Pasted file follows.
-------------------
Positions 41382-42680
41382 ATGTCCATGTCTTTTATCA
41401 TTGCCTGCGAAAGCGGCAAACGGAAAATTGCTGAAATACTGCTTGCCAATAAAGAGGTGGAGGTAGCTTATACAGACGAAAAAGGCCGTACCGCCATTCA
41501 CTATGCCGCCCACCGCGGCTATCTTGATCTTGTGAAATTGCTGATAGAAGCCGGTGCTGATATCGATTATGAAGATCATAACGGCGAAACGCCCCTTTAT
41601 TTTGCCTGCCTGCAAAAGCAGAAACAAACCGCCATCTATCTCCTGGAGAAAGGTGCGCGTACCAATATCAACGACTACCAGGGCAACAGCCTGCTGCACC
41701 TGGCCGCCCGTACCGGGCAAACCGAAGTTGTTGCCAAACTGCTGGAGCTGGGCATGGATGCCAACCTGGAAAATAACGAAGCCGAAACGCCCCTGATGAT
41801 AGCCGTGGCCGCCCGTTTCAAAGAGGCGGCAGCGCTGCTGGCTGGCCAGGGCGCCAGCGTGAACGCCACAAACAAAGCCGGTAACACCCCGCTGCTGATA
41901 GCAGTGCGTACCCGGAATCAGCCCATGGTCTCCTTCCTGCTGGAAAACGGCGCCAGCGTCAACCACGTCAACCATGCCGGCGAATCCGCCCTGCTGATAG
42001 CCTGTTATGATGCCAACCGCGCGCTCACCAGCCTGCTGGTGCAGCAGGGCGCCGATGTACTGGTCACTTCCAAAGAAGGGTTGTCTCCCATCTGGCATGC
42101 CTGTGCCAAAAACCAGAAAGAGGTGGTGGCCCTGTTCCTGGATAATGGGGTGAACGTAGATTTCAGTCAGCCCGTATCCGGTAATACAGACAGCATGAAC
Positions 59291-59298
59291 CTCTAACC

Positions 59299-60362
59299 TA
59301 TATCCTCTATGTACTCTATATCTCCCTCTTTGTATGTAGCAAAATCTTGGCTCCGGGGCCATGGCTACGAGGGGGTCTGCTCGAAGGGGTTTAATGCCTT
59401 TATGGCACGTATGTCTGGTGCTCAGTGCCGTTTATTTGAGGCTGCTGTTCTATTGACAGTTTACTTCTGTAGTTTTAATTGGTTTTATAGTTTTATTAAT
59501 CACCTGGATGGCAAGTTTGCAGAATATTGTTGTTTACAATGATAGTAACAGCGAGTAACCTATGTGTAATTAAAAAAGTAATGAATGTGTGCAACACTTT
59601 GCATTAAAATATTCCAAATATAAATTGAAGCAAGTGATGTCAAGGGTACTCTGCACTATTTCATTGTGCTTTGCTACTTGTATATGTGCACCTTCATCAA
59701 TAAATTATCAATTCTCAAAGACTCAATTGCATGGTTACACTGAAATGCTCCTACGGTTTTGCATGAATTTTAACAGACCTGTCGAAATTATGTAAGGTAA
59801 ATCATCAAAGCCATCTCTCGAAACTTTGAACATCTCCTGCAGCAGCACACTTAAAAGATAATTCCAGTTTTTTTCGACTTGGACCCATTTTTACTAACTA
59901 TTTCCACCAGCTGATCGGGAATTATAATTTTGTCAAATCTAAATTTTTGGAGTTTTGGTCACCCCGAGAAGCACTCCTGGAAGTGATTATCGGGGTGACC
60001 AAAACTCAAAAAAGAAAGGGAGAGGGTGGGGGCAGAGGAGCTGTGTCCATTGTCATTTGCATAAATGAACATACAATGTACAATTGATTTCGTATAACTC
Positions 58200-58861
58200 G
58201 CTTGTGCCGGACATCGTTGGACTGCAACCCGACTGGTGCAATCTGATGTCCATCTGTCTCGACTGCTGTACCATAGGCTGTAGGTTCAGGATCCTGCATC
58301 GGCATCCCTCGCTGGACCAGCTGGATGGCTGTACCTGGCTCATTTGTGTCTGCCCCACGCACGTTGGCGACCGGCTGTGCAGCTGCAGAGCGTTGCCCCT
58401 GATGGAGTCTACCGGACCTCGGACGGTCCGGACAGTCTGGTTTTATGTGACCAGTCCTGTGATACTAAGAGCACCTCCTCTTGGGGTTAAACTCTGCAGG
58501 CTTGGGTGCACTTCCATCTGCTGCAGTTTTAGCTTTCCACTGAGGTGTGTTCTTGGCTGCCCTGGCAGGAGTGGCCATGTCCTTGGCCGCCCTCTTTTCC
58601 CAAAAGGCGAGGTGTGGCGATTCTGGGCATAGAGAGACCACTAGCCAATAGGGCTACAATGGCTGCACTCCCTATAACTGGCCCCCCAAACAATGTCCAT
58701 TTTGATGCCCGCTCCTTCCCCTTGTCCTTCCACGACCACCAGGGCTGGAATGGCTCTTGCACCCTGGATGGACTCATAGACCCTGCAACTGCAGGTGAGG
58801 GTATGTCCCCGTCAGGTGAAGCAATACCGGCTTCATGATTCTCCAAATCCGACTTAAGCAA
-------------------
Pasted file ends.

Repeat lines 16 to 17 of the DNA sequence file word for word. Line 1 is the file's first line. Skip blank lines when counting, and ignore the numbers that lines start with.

59401 TATGGCACGTATGTCTGGTGCTCAGTGCCGTTTATTTGAGGCTGCTGTTCTATTGACAGTTTACTTCTGTAGTTTTAATTGGTTTTATAGTTTTATTAAT
59501 CACCTGGATGGCAAGTTTGCAGAATATTGTTGTTTACAATGATAGTAACAGCGAGTAACCTATGTGTAATTAAAAAAGTAATGAATGTGTGCAACACTTT